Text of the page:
The Sentiment of Loyalty. Loyalty, in its primitive signification, implies fidelity to a king. Hence a loyal subject is one who promotes as far as possible the welfare of th kingdom, who assists in the maintenance of the liws, and in times of danger is ever ready to defend the life and honor of his scvereign, and to sacrifice himself for the good of his country.
This sentiment is natural to the human race. If we analyze our various feelings and emotions, we shall find that the sentiment of love is one of
he most powerful passions which nature has implanted in the breast of man; it is the most powerful, because, when excited and kindled, it burns with an ardor almost unquenchable; it warms and spurs the whole mar on ward towards the accomplishment of its object; impetuous and irresistible, it overcomes all obstacles which rise before it.
The sentiment of Loyalty is one of the manifestations of this love ; springing from that noble source, it flows onward till it meets the waters of other streams, which it deepens and purifies.
Since nature has given to man this sentiment of loyalty, it will always find suitable objects on which to bestow itself. Man was made for love ; he must have something to honor, respect, and admire ; something usually higher and nobler than himself; consequently, in despotic countries, honor and love are paid by a loyal people to their sovereign, who, being of a higher station, of a more venerated name, or of nobler descent than themselves, is entitled to this respect.
In our own country, we venerate the wisdom and prudence of our ancestors, who, in framing the articles of our constitution, provided for the good of succeeding generationis; and, at the present day, when we see a citizer devoting himself to the service of his country with that patriotic spirit which characterized our fathers, our affections are aroused, our lips send forth his praise, we hai! him as the defender of the Constitution, and the whole nation rises up to do him homage.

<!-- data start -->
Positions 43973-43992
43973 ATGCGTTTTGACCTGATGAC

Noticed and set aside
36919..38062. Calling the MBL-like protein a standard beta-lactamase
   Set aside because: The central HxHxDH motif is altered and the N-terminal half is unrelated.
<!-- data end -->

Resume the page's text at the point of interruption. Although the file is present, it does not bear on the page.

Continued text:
In England, recently, that loyalty, which for two preceding reigns had been slumbering, burst forth with redoubled vigor upon the accession of a female sovereign to the throne.
At the beginning of a new reign, the loyalty of a nation is always openly and warmly exhibited. But on that occasion, there was something in the fact, that their future sovereign was a youthful and accomplished queen, which excited in an unusual degree the hopes and sympathies of the nation. They hailed her accession as emblematical of peace and prosperity.
In the feudal times, in the times of chivalry and the Crusades, the knights were distinguished for their loyalty to the ladies of the court. In those days, the fame and beauty of the lady inspired her champion with courage and strength, and many a battle has been fought and many a vic tory won, under this spirit-stirring influence of loyalty.